In a very alternative and “outsider” way, Raymond Thunder-Sky seems to becoming the next Cincinnati artist — after Charley Harper — to be discovered internationally.
Harper, the Art Academy-trained Modernist long popular locally for his streamlined and colorful wildlife imagery, was championed late in life by the designer Todd Oldham. In 2007, he shepherded a best-selling art book on Harper’s work, An Illustrated Life. Harper died at about the same time the book appeared, but his work has grown ubiquitous since.
Thunder-Sky, who died in 2004 at age 54, has a far different background. Considered an Outsider Artist, he probably had autism and was beset with numerous physical ailments when social worker Bill Ross discovered his drawings in 1999. Sometimes dressed in a clown costume, Thunder-Sky (his father was Native American) would visit construction sites around the city, using Magic Marker to imaginatively draw the works-in-progress as amusement parks, clown-suit companies and more.
Ross went on to champion Thunder-Sky’s work. He and Keith Banner created first Visionaries & Voices, dedicated to helping other artists with disabilities, and then the Northside nonprofit gallery Thunder-Sky, Inc., which furthers his legacy, sells his work and shows other self-taught artists like Antonio Adams.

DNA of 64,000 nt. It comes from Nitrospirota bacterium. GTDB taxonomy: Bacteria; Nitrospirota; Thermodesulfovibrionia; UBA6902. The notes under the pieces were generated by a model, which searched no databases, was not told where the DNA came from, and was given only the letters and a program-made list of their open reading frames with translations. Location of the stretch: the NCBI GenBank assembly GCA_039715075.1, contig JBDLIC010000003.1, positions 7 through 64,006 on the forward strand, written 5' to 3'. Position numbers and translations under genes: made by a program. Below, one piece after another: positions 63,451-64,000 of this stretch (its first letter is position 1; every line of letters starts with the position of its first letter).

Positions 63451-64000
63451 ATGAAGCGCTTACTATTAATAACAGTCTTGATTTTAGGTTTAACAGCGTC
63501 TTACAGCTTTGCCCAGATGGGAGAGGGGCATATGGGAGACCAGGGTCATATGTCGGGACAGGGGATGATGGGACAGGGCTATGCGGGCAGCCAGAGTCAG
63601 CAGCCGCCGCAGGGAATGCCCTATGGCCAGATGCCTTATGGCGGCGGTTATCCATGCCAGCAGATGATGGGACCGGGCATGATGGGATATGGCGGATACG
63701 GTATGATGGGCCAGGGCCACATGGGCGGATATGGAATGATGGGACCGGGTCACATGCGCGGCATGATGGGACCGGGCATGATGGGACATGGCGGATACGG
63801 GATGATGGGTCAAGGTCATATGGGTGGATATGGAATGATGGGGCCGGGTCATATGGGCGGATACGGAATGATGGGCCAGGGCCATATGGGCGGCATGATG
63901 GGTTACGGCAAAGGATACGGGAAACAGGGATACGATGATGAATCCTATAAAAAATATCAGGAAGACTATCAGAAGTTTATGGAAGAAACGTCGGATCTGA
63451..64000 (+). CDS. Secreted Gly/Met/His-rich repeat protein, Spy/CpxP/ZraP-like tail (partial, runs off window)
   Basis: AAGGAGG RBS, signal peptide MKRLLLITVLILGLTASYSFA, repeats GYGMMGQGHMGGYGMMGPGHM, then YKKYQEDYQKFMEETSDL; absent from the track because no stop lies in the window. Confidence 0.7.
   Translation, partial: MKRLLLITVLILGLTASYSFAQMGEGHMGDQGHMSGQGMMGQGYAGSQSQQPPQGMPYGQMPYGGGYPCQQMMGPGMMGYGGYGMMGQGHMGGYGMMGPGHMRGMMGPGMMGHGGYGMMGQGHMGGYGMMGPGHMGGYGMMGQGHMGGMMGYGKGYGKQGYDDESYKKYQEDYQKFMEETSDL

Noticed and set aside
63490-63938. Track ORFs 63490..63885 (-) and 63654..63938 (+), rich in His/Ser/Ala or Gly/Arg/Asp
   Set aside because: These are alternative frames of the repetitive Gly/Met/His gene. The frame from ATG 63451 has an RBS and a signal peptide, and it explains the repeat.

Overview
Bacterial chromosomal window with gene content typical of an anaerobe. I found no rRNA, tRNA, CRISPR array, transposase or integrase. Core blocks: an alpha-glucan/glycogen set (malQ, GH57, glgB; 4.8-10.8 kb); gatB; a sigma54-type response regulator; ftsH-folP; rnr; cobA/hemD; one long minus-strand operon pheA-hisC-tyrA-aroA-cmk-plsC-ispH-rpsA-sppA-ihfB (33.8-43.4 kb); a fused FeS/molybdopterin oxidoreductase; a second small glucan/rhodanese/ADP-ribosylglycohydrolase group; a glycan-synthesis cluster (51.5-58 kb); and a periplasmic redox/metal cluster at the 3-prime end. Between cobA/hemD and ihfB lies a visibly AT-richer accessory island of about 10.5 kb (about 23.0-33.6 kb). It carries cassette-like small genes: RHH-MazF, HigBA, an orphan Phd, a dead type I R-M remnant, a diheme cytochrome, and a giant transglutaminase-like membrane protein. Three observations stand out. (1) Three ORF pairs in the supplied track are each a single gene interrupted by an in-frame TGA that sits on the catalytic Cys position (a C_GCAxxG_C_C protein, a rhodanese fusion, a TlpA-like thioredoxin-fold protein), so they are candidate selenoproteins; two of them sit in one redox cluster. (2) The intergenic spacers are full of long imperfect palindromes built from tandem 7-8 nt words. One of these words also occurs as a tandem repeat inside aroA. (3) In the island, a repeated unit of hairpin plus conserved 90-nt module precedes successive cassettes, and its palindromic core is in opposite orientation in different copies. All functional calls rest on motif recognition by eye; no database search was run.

“People are really fascinated by Raymond’s story,” Banner says. The gallery has become locally accepted since opening in 2009, and Banner and Ross have become local advocates for de-romanticizing Outsider Art as a product of disabilities/primitivism and seeing it more broadly an alternative to art school. To them, too much of the following for Outsider Art has its roots in the way French artist Jean Dubuffet, influenced by the work of isolated psychiatric patients, came to champion “art brut” or “raw art.”
Hard Knocks: Art Without Art School is on view at Thunder-Sky, Inc., through Aug. 12. Go here to read Steven Rosen's full story.